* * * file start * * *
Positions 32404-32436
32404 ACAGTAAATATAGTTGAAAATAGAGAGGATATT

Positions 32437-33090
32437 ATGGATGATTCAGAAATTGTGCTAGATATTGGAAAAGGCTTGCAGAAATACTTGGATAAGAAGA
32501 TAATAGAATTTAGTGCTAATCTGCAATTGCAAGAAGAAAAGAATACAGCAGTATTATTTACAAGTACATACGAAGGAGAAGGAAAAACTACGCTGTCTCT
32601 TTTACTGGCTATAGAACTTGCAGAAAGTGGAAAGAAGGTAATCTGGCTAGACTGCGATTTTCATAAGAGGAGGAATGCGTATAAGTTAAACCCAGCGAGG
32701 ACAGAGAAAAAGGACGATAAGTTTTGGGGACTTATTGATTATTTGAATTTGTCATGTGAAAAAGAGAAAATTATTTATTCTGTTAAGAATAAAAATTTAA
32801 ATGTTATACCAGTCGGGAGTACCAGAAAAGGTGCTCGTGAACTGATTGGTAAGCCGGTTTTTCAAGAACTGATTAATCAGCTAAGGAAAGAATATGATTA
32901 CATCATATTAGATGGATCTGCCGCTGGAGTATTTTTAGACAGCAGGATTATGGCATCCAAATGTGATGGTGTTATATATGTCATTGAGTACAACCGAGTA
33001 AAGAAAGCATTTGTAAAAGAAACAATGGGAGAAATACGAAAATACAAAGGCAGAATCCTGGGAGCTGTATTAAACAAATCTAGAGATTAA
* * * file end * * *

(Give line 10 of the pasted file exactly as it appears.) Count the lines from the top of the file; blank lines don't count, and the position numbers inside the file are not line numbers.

33001 AAGAAAGCATTTGTAAAAGAAACAATGGGAGAAATACGAAAATACAAAGGCAGAATCCTGGGAGCTGTATTAAACAAATCTAGAGATTAA